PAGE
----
Christmas came early for a 12-year-old North Texas girl when one Dallas police officer heard from a heartbroken mother that her daughter was the victim of longtime bullying. He then intervened in ways this family never imagined.
East Dallas parent Alessia Wade, troubled by the bullying her child Alissa endured in school, contacted local patrolman, Dallas Police Department Officer Lamar Glass, for help. Wade said the bullying began in fourth grade. She told him that Alissa, now a sixth grade student at Comstock Middle School, is a bit shy and taller than many of her classmates. Bullies often teased Alissa, broke her glasses, spit on her, and even hit her with a basketball.
“I’m their community liaison,” said Glass of his Buckner Terrace neighborhood beat, adding “they have my personal phone number.” He told KDFW that Wade called him about her concerns. He said his goal was to “put all my resources together in this community and make it as powerful as we possibly can.” Glass reached out over social media and quickly assembled a small army of 200 Dallas-Fort Worth biker group members to surprise Alissa with a motorcycle escort to school on Friday, December 15.
Glass, who led the procession, announced all this on his Facebook page earlier that morning. Dallas police later held an anti-bullying rally on the middle school campus.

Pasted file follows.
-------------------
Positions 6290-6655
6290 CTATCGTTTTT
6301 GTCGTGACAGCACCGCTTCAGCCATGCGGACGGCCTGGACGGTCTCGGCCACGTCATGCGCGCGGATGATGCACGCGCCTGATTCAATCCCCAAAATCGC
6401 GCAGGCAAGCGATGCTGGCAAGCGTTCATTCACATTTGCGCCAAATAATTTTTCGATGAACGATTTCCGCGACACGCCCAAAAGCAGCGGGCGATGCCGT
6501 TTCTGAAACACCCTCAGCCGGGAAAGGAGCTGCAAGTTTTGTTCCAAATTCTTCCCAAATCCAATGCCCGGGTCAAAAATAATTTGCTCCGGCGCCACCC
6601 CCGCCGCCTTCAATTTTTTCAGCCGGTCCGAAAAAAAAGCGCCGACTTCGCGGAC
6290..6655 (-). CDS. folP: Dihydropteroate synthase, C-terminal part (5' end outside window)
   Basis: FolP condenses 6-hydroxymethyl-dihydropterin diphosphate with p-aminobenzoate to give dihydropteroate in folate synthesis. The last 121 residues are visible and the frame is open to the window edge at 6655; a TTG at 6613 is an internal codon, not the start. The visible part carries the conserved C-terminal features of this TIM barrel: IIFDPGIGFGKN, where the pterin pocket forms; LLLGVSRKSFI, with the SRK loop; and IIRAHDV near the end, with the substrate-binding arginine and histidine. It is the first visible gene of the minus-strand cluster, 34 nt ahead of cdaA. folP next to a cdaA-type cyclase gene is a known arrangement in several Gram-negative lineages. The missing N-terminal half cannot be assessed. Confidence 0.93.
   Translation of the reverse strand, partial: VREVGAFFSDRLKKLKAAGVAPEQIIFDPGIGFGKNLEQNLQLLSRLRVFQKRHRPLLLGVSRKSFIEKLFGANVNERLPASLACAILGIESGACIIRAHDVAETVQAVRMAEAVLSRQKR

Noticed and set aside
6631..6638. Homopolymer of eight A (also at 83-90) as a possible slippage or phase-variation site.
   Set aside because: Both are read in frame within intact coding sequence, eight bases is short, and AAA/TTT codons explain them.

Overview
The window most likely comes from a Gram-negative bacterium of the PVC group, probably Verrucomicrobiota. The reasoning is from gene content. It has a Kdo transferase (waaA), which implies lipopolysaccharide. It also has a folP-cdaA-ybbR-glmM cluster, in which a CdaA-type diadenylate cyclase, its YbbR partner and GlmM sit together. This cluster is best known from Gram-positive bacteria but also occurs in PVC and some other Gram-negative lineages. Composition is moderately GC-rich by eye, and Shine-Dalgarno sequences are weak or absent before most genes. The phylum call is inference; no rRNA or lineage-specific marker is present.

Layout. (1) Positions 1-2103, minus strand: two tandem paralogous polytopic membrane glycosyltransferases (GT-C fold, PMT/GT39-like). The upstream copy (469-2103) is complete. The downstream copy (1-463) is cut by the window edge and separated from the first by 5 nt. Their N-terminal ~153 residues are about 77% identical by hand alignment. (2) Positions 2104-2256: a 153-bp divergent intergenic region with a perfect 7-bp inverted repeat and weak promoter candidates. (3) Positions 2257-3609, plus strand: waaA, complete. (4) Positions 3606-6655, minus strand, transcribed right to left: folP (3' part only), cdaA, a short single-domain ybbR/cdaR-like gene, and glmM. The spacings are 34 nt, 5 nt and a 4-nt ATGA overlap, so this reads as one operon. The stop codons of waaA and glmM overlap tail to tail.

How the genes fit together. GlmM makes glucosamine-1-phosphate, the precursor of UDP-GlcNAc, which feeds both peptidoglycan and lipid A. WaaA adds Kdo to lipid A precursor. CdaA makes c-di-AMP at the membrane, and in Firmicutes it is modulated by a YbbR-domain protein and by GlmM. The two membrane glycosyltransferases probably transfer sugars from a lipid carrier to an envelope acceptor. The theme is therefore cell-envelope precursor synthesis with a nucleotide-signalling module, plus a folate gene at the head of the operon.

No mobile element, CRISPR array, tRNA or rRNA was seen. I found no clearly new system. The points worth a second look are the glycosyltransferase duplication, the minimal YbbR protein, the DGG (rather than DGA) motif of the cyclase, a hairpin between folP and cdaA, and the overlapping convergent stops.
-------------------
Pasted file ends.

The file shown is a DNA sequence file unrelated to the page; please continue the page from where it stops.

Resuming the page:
Dallas PD posted footage of the “no bullying escort” by DFW motorcycle riders. Todd Brisbon, who heads up the Guardians of the Children Grove Chapter in Seagoville, a suburb southeast of Dallas, rode alongside the bikers in a white pickup truck that sported these messages in bright red: “No Bullying Zone” and “Bullying Stops Here.”
Glass also tapped First Stripe, a Dallas-based non-profit, to participate in the anti-bullying rally. The group helps build stronger relationships between first responders and the communities they serve in Texas and other states. According to KDFW, First Stripe organized offers to give Alissa a spa day, a new hairstyle, self defense and confidence building classes, plus some special Christmas gifts.
On Friday, the 12-year-old arrived at school to a receiving line of a multitude of bikers, cheers, applause, and hugs. Glass said he wanted to bring awareness across the country about bullying, noting that these “kids just want to be accepted.”
Wade called the anti-bullying rally awesome. “Oh, I’m speechless right now but the serious part of it is that she came to me and she talked to me.” In another Dallas PD Facebook posted video, this mother, overcome by all that Glass orchestrated for Alissa, commented: “Like I’ve been saying all morning, talk to your pastor, a mother, your father, a sibling, a friend, or somebody and spread the word because bullying has to stop. It has to.”
She added: “This is just paving the way for other people who are being bullied. Please speak up. Please.”
Glass has gone beyond the call of duty for his community on other occasions. In November, he partnered with the Buckner Terrace Neighborhood Association, collecting donations from neighbors, other police officers, and local business so he could hand out 100 free Thanksgiving turkeys to Buckner Terrace families in need. KDFW reported Glass grew up in this section of East Dallas and it holds special meaning for him. He has patrolled their streets for the past six years.
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